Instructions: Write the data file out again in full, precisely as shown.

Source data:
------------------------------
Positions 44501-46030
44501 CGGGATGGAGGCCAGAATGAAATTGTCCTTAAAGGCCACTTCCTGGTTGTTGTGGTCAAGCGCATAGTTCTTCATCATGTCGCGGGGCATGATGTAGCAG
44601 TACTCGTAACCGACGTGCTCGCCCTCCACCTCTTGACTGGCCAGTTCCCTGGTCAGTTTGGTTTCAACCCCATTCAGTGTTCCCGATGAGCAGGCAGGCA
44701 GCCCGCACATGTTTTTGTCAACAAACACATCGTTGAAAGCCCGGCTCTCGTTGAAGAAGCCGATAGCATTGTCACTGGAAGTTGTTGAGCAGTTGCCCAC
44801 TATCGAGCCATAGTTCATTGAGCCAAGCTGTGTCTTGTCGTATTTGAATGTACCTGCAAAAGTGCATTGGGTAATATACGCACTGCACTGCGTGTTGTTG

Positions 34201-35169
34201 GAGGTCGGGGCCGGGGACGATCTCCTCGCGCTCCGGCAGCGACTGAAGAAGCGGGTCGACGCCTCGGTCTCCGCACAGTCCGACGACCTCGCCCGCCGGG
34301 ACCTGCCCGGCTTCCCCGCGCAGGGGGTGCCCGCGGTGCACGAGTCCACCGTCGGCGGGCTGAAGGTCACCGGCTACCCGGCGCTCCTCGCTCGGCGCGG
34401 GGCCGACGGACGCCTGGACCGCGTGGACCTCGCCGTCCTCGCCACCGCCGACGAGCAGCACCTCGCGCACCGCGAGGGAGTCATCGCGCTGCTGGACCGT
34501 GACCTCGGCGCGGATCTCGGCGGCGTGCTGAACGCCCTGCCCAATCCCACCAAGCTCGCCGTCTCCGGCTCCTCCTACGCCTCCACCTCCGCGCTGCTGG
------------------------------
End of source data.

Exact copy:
Positions 44501-46030
44501 CGGGATGGAGGCCAGAATGAAATTGTCCTTAAAGGCCACTTCCTGGTTGTTGTGGTCAAGCGCATAGTTCTTCATCATGTCGCGGGGCATGATGTAGCAG
44601 TACTCGTAACCGACGTGCTCGCCCTCCACCTCTTGACTGGCCAGTTCCCTGGTCAGTTTGGTTTCAACCCCATTCAGTGTTCCCGATGAGCAGGCAGGCA
44701 GCCCGCACATGTTTTTGTCAACAAACACATCGTTGAAAGCCCGGCTCTCGTTGAAGAAGCCGATAGCATTGTCACTGGAAGTTGTTGAGCAGTTGCCCAC
44801 TATCGAGCCATAGTTCATTGAGCCAAGCTGTGTCTTGTCGTATTTGAATGTACCTGCAAAAGTGCATTGGGTAATATACGCACTGCACTGCGTGTTGTTG

Positions 34201-35169
34201 GAGGTCGGGGCCGGGGACGATCTCCTCGCGCTCCGGCAGCGACTGAAGAAGCGGGTCGACGCCTCGGTCTCCGCACAGTCCGACGACCTCGCCCGCCGGG
34301 ACCTGCCCGGCTTCCCCGCGCAGGGGGTGCCCGCGGTGCACGAGTCCACCGTCGGCGGGCTGAAGGTCACCGGCTACCCGGCGCTCCTCGCTCGGCGCGG
34401 GGCCGACGGACGCCTGGACCGCGTGGACCTCGCCGTCCTCGCCACCGCCGACGAGCAGCACCTCGCGCACCGCGAGGGAGTCATCGCGCTGCTGGACCGT
34501 GACCTCGGCGCGGATCTCGGCGGCGTGCTGAACGCCCTGCCCAATCCCACCAAGCTCGCCGTCTCCGGCTCCTCCTACGCCTCCACCTCCGCGCTGCTGG